That’s why we want you to know what to do before you get a pedicure:

  • Don’t shave or wax your legs 24 hours before a pedicure. If you have broken skin or lesions on your lower legs, don’t get a pedicure until they have healed.
  • Check to see if your salon or cosmetologist has been disciplined for rules violations.
  • Ask how the salon cleans and disinfects its pedicure equipment―the response should match the instructions on the health and safety poster provided by the Board and required by law to be displayed on the premises. You also have the right to see the pedicure cleaning and disinfection log.

Wiping out the tub between clients isn’t enough. For example, in the case of whirlpool foot spas and air-jet basins, special disinfectant must circulate through the equipment for 10 minutes between patrons.

If you want to know more about how salons should be cleaning their pedicure equipment, watch the video below.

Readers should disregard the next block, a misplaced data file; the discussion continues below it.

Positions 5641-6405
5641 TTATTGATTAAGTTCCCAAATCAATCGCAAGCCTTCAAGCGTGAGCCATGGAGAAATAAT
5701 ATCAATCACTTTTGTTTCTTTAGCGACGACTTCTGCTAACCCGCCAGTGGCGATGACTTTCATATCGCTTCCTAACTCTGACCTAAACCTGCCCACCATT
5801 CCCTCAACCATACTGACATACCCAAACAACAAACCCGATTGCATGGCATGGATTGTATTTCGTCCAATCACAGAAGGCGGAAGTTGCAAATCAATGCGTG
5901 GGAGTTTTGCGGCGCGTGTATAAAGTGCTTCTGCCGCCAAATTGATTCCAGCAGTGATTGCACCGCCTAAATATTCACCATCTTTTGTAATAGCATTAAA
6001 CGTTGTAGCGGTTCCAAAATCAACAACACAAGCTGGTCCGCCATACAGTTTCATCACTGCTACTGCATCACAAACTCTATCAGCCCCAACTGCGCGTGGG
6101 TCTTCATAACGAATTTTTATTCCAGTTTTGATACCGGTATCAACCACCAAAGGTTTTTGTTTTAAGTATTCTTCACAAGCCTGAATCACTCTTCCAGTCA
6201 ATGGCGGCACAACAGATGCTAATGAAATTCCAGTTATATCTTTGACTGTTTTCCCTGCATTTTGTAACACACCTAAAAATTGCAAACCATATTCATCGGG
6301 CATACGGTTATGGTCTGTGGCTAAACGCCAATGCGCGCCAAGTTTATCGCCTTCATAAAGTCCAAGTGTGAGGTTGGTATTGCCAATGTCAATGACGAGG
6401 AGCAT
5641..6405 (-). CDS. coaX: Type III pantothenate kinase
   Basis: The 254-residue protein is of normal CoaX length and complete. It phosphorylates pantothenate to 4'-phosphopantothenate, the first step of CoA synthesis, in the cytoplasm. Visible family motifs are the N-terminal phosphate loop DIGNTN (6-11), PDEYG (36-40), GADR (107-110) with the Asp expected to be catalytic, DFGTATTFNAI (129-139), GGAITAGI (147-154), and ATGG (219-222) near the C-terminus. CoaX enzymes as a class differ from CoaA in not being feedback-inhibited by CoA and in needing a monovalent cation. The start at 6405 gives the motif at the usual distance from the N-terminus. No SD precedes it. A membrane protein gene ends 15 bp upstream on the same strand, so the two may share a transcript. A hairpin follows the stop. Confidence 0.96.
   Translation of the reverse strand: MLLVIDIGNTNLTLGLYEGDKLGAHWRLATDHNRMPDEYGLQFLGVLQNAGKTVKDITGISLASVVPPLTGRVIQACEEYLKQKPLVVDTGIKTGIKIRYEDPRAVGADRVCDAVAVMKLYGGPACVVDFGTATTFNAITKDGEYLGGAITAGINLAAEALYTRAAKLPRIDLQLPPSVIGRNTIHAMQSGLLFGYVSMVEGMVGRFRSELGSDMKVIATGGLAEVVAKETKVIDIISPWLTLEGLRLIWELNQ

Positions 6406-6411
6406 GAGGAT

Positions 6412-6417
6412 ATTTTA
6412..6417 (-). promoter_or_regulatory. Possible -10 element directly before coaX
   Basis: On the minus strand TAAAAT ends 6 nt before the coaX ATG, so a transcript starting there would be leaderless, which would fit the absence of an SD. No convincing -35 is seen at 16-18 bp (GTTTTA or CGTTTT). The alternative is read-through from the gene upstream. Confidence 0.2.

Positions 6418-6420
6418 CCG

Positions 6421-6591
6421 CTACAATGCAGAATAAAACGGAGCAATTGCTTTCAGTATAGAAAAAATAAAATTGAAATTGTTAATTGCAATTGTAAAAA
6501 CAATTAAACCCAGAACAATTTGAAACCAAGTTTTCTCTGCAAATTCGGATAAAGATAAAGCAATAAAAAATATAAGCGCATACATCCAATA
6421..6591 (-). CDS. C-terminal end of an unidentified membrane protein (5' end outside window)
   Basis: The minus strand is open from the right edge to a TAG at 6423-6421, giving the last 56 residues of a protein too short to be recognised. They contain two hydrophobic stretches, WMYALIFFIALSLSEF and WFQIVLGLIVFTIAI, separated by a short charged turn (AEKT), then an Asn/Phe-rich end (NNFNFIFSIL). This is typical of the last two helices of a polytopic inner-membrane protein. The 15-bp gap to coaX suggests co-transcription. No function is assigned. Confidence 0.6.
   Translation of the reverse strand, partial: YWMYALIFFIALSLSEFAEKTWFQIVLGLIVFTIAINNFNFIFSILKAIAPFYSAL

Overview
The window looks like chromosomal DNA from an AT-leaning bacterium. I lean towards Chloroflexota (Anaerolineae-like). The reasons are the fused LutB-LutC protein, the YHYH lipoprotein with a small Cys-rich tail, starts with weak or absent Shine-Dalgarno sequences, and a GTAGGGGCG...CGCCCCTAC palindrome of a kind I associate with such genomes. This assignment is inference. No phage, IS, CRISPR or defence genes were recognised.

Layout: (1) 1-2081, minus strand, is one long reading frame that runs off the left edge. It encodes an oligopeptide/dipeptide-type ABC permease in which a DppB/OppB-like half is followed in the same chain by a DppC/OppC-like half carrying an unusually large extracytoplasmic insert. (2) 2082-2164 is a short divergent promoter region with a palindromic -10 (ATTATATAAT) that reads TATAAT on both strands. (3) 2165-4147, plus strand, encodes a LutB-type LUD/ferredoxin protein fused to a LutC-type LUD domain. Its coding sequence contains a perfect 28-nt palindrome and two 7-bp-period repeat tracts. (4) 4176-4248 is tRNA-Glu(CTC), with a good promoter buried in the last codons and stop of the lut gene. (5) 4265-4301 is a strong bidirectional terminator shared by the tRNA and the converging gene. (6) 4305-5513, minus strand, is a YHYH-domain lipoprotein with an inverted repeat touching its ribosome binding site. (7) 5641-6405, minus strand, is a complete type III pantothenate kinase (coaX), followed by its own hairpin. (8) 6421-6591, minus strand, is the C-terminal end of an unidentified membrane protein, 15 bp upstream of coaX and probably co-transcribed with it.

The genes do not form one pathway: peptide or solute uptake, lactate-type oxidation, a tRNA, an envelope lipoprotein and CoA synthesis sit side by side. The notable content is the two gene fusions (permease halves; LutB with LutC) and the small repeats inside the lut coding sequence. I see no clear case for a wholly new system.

To learn more about salon safety or to file a complaint, visit the Board of Barbering and Cosmetology’s website.

#safesandalseason Is Back!!


The weather is getting warmer and the days are getting longer. That means it is once again #SafeSandalSeason! The California Board of Barbering and Cosmetology wants to make sure Californians know the dos and don’ts of safe pedicures.

Here are few things to keep in mind the next time you head out to your next pedicure appointment:

  • Make sure your nail technicians are licensed by the Board of Barbering and Cosmetology.
  • Don’t shave your legs before your appointment. Shaving makes you more susceptible to nicks and cuts, which are gateways for bacteria.
  • Make sure the foot spas are cleaned and disinfected for at least 10 minutes prior to each use.

Check out more tips from the Board to help ensure you have a safe pedicure experience.